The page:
Adrenal fatigue, adrenal exhaustion, adrenal burnout is this where your stress overload is taking you?
The adrenal glands, which sit just above the kidneys, are hormone producers. As well as secreting hormones like estrogens and testosterone, they are also the production house for the stress response hormones, adrenalin and cortisol.
Under normal stress conditions, the adrenal glands in a healthy individual are able to adequately regulate hormone secretions. However, with severe or prolonged stress, the adrenals can take a beating. Essentially, what happens is that the adrenal glands go into overdrive, trying to keep up with the body’s need for adrenalin. Eventually, this wears the adrenals down and they become underactive. It may begin with mild symptoms of adrenal fatigue, but over time can lead to severely debilitating adrenal burnout.
Excessive stress is the main cause. Working too much, sleeping too little, the constant demands of a fast-paced, high-stress lifestyle, and even stressful life events can compromise the adrenals. Although it can affect anybody, those most at risk are Type A personalities who are seen as highly productive and highly successful; the sort of people who burn the midnight oil, never switch off their iPhone or Blackberry, answer emails on Sundays, and cram their day with an endless list of “to do’s’.
It’s easy to see how this lifestyle can have a negative impact on our health over the long-term. For some people, damage to their health is obvious – they are depleted and feel it. Others, at least on the surface, can appear vital. In most cases, adrenal burnout affects successful, dynamic individuals; high achievers who can seemingly cope with any and every challenge life throws at them. In some ways, this type of personality will thrive on these challenges and pushing limits is natural for them. Often they may not realize their body is asking them to slow down and stop ‘doing’, and even when they understand it’s time to slow down, they can find it impossible to do so. Instead, they may even try to replace constant work with intensive exercise and a busy schedule of classes and activities.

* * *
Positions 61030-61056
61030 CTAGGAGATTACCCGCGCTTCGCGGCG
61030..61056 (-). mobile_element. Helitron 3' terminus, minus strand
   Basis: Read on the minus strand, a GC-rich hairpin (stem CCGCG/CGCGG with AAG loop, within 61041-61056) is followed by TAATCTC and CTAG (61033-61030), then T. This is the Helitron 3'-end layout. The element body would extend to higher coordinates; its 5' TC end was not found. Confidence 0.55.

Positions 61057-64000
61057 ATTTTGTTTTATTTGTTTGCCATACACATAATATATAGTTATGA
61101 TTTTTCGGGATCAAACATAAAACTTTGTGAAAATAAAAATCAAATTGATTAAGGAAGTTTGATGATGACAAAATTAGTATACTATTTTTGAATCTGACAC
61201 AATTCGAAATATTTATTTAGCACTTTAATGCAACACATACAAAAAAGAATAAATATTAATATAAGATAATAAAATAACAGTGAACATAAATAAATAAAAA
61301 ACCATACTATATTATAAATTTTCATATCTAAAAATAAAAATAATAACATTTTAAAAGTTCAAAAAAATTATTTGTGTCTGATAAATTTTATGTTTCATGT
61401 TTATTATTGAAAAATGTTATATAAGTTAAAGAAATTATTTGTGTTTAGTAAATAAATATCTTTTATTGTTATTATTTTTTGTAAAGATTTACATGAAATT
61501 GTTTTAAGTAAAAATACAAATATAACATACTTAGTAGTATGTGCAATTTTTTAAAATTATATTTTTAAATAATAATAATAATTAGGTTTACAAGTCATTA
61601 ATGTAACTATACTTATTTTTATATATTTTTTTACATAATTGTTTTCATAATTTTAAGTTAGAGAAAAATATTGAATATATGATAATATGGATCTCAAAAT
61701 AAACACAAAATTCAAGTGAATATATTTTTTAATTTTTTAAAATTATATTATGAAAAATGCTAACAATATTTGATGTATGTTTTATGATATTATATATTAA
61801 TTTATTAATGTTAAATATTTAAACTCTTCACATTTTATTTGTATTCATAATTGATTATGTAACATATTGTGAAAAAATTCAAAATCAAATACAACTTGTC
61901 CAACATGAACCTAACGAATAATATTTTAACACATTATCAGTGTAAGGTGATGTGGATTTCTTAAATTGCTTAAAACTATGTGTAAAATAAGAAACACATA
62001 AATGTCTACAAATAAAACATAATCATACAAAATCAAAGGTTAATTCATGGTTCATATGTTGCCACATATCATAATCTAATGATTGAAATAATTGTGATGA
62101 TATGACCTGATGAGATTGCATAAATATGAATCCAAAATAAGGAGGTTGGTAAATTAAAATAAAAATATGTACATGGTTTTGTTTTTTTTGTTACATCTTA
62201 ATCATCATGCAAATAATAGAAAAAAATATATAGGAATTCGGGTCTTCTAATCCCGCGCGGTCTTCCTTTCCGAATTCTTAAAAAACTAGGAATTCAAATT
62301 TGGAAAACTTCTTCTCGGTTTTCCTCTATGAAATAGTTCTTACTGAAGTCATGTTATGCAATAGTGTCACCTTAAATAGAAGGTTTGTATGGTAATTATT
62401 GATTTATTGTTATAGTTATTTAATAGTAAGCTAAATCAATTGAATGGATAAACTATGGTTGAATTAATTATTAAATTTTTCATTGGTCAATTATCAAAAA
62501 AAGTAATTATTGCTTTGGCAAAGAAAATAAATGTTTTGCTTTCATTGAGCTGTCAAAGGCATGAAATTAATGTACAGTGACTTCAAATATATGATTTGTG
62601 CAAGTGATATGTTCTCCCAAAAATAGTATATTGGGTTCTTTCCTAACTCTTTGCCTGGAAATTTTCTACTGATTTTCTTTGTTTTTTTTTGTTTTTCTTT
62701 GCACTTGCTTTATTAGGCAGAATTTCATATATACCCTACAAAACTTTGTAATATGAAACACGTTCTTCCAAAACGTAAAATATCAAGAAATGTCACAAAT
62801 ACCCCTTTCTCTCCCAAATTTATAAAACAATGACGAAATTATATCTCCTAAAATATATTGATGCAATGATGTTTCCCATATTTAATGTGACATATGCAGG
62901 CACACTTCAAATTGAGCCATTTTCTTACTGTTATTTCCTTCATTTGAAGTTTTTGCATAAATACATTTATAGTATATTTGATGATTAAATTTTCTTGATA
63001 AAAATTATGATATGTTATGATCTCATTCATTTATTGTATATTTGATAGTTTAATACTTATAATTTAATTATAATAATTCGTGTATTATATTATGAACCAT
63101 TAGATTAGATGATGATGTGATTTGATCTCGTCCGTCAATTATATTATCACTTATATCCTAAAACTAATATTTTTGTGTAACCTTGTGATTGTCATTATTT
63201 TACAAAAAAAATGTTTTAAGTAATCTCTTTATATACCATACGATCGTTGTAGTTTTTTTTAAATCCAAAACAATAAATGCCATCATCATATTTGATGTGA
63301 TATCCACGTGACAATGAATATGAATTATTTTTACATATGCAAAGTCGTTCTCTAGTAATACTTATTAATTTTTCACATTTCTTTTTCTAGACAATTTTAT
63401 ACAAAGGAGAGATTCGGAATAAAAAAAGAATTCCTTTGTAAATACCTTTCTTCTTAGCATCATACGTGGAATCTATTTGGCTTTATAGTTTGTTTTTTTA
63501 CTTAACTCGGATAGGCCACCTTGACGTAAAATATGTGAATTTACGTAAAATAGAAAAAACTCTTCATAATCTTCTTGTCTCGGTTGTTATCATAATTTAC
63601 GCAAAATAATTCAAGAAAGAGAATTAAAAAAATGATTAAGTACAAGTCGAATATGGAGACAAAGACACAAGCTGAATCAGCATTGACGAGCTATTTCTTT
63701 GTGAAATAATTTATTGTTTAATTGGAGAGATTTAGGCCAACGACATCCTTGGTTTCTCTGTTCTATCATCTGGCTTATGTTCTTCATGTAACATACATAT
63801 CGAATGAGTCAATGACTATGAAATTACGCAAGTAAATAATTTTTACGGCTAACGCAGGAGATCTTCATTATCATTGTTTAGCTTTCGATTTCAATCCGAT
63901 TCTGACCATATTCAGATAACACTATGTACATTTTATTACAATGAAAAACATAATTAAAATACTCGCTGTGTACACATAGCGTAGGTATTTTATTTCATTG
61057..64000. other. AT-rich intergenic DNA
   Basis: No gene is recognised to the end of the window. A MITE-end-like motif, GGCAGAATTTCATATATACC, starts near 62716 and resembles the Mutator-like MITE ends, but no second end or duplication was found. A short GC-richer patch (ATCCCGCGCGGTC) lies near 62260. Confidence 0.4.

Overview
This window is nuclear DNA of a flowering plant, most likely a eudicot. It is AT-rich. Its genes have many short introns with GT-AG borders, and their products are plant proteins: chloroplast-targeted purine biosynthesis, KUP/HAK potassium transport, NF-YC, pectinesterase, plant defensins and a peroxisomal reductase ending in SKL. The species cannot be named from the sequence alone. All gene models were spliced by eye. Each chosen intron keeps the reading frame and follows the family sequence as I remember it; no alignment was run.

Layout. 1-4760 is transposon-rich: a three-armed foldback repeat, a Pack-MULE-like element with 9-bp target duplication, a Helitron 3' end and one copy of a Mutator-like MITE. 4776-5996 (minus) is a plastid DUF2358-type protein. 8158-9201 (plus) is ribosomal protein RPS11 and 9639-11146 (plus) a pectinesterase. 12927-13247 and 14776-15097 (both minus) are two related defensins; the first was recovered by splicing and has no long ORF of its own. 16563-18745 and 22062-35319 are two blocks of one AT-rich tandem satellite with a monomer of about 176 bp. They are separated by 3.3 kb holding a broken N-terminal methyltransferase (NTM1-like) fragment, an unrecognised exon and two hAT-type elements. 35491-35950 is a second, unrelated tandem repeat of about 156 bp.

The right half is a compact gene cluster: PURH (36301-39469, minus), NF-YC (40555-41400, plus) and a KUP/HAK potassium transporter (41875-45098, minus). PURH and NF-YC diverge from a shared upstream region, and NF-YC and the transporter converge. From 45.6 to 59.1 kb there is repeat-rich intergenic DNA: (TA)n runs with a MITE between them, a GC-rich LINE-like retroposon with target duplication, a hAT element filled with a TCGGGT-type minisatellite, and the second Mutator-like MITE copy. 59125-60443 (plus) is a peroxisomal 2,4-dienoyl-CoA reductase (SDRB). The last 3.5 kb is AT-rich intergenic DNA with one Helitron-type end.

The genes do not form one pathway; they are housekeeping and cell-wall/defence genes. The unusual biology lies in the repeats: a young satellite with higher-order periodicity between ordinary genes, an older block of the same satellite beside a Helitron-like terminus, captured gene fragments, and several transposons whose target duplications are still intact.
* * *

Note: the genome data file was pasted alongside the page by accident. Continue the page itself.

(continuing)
Adrenal burnout is not something that can be fixed with a few good night’s sleep. It is a deep imbalance of the body’s energy-producing system, and rest alone is not enough to restore balance.
Adrenal burnout is a syndrome – a combination of different symptoms that can vary from person to person. Some of these symptoms include:
• Constant fatigue that is not relieved by rest.
• Low blood pressure and/or blood sugar levels
• Back and joint pain
• Decreased immunity – susceptibility to colds, flus, infections
• Emotional symptoms such as apathy, despair, anxiety and irritability
• Excessive behaviour such as working at a furious pace, intense exercise, loud music (your body’s attempt to stimulate adrenals).
• Other glandular imbalances, such as hypothyroidism and lowered immunity, can be secondary.
For complete recovery, you need to consider both the physical and emotional aspects. Adrenal burnout is a lifestyle illness fuelled by cultural values and a personal psychological disposition; a lifestyle approach is needed to deal with it. Diet is very important, as the body’s nutritional needs increase under stress. Things like excessive carbohydrates and stimulants and insufficient protein can further stress the adrenals. Nutritional supplements may be required, and holistic healing therapies can help to restore both your physical and emotional condition. It is also important to address the emotional and psychological issues and stressors. It has been said that if you want something different, you need to do things differently. In the case of adrenal imbalance, this is not only true for your recovery but also for your ongoing health.